Rest-Assured best practice

Testing RESTful Web Services can be cumbersome because you have to deal with low-level concerns which can make your tests verbose, hard to read and to maintain. Fortunately, there are libraries and best practices helping you to keep your integration tests concise, clean, decoupled and maintainable. This post covers those best practices.

Use Reusable RequestSpecifications

Create a RequestSpecification to reuse request configurations (base URL, parameters, content type, debugging logging) that you want to use for all requests.

private static RequestSpecification spec;

public static void initSpec(){
    spec = new RequestSpecBuilder()
            .addFilter(new ResponseLoggingFilter())
            .addFilter(new RequestLoggingFilter())
public void useSpec(){
            .param("limit", 20)


Use POJOs and Object Mapping

Don’t fiddle with string concatenation or the cumbersome JsonObject to create JSON for a request or to check the responded JSON. This is verbose, not typesafe and error-prone.

Instead, create a separate POJO class and let an ObjectMapper like Jackson do the deserialization and serialization for you. Rest-assured provides built-in support for object mapping.

BlogDTO retrievedBlog = given()

Use Fluent Setters for POJOs

Don’t use ordinary setters (verbose) or constructors with huge argument lists (hard to read and error-prone) to create test request payload. Instead, use fluent setters.

public class BlogDTO {

    private String name;
    private String description;
    private String url;

    //let your IDE generate the getters and fluent setters for your:

    public BlogDTO setName(String name) { = name;
        return this;

    public BlogDTO setDescription(String description) {
        this.description = description;
        return this;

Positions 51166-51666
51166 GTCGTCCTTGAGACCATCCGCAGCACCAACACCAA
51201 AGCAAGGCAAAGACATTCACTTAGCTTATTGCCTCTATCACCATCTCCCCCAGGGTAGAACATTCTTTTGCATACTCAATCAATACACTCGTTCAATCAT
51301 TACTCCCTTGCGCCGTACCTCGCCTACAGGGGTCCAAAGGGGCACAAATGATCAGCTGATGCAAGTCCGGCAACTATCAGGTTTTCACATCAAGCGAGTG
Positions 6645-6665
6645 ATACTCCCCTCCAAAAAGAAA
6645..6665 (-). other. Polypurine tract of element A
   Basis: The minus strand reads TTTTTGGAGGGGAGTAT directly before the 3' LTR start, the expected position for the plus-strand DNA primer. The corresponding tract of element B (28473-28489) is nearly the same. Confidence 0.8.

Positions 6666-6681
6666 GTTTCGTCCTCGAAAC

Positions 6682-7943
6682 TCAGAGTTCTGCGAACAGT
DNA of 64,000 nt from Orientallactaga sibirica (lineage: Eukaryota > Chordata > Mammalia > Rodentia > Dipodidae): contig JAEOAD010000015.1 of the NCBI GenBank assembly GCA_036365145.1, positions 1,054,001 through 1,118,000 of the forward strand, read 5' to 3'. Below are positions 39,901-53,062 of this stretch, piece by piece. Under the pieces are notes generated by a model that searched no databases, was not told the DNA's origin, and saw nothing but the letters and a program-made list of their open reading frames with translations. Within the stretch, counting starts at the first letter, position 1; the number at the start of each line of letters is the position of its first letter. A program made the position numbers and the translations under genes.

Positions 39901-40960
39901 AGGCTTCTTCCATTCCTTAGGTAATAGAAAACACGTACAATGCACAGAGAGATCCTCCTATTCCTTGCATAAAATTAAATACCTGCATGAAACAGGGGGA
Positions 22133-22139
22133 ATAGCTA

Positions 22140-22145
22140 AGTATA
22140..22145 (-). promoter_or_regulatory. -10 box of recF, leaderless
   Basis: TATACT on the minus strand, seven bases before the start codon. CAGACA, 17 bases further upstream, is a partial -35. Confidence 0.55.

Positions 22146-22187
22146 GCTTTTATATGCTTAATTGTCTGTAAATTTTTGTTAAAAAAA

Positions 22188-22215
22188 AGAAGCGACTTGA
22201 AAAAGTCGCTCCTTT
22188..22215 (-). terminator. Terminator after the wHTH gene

public BlogDTO setUrl(String url) {
        this.url = url;
        return this;

    // getter...


IntelliJ IDEA generates those setters for you. Moreover, there is a nice shortcut. Just write the fields (like private String name;) and hit Alt+Insert , Arrow-Down  until “Getter and Setter”, Enter , Select “Builder” for “Setter template”, then Shift+Arrow-Down  (multiple times) and finally press Enter. This is so cool!

Afterwards, you can use the fluent setters to write readable and typesafe code for creating test data.

<pre>BlogDTO newBlog = new BlogDTO()

Since object mapping is supported by rest-assured, we can just pass the object to rest-assured. Rest-assured will serialize the object and set the JSON in the request body.

String locationHeader = given()


Use AssertJ to Check the Returned POJOs

AssertJ is an awesome library to write fluent, readable and typesafe test assertions. I like it much more than Hamcrest, because AssertJ guides you to find the fitting matcher for the current type.

You can use AssertJ to check the returned (and deserialized) POJO in the response body.


Use AssertJ’s isEqualToIgnoringGivenFields()

Usually, you want to check whether the retrieved bean is equal to the send bean that you wanted to create. Using a normal equals()-check doesn’t work because the service has generated an ID for the new entity. Hence, the beans differ in the ID fields. Fortunately, you can tell AssertJ to ignore certain fields during an equals-check. This way you don’t have to check every field manually.

assertThat(retrievedEntity).isEqualToIgnoringGivenFields(expectedEntity, "id");

That’s all for today, don’t hesitate to contact us in case of some questions!